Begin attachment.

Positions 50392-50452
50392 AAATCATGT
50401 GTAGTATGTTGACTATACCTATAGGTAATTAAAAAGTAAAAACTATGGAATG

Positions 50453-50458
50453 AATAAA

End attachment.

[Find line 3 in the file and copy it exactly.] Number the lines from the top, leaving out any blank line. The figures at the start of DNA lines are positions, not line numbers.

50401 GTAGTATGTTGACTATACCTATAGGTAATTAAAAAGTAAAAACTATGGAATG